The Higher Education Authority (HEA) recently went to the Department of Education with a cap in one hand and a fistful of harrowing figures in the other.
A €508 million drop in revenue for the higher education sector in 2020 and 2021. A €44 million drop in research funding and another €34 million in student accommodation revenue. Another €15 million lost due to the effect of the coronavirus on commercial activities such as attractions and conferences: the Book of Kells springs to mind.
Unforeseen consequences and the rejigging of curriculums may cost a further €116 million.
The HEA’s submission to the Department for financial assistance was full of these figures. The pandemic will have an “immense financial consequences”, it warned.
But Irish universities will not be receiving the financial support they are calling for and will have to fend for themselves, according to the Irish Independent. The department’s reaction was the equivalent of a governmental shrug: by telling universities to work out their financial issues from within their own budgets, it essentially said: “That sounds like a ‘you’ problem.”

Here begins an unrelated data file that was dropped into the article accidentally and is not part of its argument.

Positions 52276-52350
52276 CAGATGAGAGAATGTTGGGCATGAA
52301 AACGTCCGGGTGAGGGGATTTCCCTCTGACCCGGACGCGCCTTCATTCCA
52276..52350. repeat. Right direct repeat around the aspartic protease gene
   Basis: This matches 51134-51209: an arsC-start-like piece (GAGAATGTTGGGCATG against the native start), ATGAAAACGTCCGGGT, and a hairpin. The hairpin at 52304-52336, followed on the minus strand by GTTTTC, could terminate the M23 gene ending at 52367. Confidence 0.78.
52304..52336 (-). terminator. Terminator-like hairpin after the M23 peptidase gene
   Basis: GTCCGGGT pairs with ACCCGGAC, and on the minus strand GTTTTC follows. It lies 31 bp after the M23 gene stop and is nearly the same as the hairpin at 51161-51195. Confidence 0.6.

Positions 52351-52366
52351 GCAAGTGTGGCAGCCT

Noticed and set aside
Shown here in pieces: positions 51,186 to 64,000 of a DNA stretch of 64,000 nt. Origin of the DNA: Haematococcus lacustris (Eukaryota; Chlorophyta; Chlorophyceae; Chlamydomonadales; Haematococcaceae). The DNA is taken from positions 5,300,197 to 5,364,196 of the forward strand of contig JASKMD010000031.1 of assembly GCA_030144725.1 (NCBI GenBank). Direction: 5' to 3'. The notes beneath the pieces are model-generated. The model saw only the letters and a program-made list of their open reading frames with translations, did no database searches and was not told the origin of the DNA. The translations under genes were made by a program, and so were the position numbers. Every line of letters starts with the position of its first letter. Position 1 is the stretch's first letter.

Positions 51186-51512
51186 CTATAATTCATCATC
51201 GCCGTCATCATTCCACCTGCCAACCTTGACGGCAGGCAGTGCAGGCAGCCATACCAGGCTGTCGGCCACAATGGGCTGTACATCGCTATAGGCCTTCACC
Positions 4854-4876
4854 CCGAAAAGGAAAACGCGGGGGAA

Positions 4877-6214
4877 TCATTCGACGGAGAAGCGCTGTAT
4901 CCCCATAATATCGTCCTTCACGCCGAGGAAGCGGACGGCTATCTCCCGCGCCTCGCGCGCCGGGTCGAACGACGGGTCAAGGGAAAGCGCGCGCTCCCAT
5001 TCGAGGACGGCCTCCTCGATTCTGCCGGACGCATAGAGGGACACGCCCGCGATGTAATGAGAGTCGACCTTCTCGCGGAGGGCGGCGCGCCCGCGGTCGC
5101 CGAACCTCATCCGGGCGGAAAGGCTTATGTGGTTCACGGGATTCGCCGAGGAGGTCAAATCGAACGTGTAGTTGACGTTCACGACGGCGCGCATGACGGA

This is unsurprising – in recent years it’s been abundantly clear that higher education is low on the list of priorities of the government and the public. But a worsening higher education funding crisis is not a “you” problem: the future of Ireland’s economy – and the future of a potential vaccine to the virus – lies, to a large extent, at the feet of universities.
Universities will train Ireland’s workforce as we move into a brutal recession. University researchers will be at the heart of a vaccine or the new medicines to help the afflicted survive the coronavirus. Ireland needs cutting-edge innovation and a well-trained workforce to prop up the knowledge economy now more than ever.
Universities were severely cash strapped before the pandemic, and it is hard to see how the sector will survive the next few years without significantly declining. This would be damaging to universities and to society as a whole.
The government’s response has not been good enough, and higher education’s bigwigs need to do something about it. They have compelling arguments for financial deliverance – they need to use them.